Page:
Can you talk a little about the expansion of your team? How did you get to this awesome Chinatown studio space with this group of people?
We began in my apartment. Originally, I had an apartment with a roommate and then when she left I took over her room as my office. I had still been making things at college and had access to factories that I had worked with so, there wasn't really that much stuff necessarily in the apartment. Though, I think the biggest leap so far was moving into this space because it is so drastically different. As we moved, naturally, I needed more employees. The goal is to have a larger in-house manufacturing team so, it made sense to move into a separate studio space that we were able to scale within. This floor is becoming more of our functioning studio with garment construction, patterning, and sampling, and then upstairs is our offices. We haven't taken on an investment so, Bode has scaled very organically.
So is everything almost in-house would you say?
No, so we also have a huge component of the brand that is made in India in addition to our native manufacturing in New York City, Brooklyn, and New Jersey.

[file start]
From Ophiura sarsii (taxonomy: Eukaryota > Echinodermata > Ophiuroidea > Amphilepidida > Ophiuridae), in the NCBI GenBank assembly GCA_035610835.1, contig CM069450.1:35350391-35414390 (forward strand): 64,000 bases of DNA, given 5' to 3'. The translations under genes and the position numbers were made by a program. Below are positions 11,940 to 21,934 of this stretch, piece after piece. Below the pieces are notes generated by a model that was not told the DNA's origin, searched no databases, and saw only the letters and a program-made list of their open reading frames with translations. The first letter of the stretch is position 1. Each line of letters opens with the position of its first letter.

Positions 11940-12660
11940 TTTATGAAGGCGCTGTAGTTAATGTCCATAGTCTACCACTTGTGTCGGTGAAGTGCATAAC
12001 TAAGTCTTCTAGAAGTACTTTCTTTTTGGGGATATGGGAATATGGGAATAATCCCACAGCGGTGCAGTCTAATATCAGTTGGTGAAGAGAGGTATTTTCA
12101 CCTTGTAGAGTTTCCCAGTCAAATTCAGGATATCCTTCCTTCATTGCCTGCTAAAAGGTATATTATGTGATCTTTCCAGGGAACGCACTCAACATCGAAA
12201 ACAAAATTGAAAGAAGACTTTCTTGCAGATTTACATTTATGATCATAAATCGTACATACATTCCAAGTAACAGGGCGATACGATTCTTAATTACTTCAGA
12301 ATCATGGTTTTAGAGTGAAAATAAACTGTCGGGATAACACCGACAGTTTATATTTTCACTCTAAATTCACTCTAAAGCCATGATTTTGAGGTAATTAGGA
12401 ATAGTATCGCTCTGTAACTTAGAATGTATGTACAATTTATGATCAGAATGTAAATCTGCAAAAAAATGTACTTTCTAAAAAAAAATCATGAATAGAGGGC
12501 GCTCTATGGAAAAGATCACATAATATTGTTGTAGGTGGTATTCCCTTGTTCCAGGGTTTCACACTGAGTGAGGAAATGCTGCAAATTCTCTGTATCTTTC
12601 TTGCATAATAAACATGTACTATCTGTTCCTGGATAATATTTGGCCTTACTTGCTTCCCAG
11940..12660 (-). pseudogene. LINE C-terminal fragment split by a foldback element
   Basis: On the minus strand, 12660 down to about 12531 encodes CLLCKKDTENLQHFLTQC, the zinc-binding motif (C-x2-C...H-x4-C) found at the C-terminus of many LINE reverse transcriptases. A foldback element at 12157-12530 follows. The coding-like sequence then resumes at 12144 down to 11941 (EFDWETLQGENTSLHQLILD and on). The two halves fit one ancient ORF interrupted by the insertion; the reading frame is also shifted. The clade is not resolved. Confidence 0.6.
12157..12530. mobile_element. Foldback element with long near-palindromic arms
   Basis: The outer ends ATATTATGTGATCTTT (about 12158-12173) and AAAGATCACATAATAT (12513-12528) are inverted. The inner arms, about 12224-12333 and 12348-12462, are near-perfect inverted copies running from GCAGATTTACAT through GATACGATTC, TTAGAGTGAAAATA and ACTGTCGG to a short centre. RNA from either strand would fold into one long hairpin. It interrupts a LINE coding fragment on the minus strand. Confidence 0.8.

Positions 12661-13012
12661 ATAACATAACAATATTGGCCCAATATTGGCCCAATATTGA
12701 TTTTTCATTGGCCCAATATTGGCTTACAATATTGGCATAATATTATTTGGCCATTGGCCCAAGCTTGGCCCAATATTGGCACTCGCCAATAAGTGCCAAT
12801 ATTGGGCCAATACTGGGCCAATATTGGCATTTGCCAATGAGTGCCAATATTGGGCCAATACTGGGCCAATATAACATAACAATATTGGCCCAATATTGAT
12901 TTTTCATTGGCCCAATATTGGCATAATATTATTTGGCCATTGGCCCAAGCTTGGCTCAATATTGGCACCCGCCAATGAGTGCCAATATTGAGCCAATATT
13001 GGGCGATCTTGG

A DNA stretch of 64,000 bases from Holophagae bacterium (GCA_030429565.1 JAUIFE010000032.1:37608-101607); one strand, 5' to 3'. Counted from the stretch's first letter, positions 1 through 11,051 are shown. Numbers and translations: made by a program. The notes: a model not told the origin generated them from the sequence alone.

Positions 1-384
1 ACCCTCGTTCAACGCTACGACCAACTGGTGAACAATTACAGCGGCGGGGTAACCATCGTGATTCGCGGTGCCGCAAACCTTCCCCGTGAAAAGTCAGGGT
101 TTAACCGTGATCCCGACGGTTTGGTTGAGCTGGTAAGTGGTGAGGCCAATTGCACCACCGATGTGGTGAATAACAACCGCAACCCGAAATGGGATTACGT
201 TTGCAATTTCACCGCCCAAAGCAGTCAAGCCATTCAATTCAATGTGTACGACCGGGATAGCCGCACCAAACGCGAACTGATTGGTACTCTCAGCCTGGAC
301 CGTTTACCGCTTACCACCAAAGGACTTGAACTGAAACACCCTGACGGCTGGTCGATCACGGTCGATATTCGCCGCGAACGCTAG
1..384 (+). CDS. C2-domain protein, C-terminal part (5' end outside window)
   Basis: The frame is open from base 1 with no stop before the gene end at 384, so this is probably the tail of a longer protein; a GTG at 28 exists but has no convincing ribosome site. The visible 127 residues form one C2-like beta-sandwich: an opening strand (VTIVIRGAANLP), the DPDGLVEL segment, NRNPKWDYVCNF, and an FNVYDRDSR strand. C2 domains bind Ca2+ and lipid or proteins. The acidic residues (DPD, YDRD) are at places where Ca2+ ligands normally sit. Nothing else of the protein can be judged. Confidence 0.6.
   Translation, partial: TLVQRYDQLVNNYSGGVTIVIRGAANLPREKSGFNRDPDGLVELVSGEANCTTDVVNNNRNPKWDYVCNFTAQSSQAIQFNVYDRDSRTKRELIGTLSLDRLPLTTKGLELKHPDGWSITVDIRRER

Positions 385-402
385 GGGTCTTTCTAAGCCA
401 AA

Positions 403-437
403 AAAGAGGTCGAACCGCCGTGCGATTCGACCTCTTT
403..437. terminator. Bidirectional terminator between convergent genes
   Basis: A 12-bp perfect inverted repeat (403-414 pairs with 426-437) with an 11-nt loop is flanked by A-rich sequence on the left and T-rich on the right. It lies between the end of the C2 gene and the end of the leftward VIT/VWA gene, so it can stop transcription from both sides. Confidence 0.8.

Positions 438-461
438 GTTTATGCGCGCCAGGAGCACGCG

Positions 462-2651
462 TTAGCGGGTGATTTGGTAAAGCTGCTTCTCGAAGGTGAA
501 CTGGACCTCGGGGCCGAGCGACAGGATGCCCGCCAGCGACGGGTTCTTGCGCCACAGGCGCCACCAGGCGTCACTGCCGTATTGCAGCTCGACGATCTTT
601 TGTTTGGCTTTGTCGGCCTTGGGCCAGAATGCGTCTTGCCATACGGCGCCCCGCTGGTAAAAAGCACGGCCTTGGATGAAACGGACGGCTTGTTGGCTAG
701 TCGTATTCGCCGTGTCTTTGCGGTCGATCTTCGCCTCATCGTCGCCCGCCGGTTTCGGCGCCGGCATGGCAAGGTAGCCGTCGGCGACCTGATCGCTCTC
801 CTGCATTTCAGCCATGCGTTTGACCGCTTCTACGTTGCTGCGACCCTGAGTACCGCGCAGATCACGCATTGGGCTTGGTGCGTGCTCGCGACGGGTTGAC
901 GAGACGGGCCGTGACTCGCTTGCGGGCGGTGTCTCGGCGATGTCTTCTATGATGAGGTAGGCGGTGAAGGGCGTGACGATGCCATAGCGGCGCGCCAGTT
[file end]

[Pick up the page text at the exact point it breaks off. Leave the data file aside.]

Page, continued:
Got it. Do you travel to India often?
About once a year to source and to check on manufacturing, and, you know, for inspiration too.
Can you give me a run through of your day to day, what's the first thing you do to wake up in the morning and what's the last thing you do before you leave the studio?
The first thing I do when I wake up is... I probably check my phone.
Yeah, I live down the street so, I typically get an iced tea and walk to work every day. Half the week or maybe two days out of the week I'm the first one here, and then all the other days I'm not even close to the first one here. We have a lenient structure on when people come in and everyone knows what they're doing from the day before. Also, some people will begin at the factory. I still try to go to the factories and to the tailors to check in, but it's not as often as I used to go. Right now we're working on our new collections which includes working with individual team members on sales meetings, checking in on fabric developments, and inspiration. It's kind of three seasons at once — you're finishing one season, in the middle of another, and then beginning the next.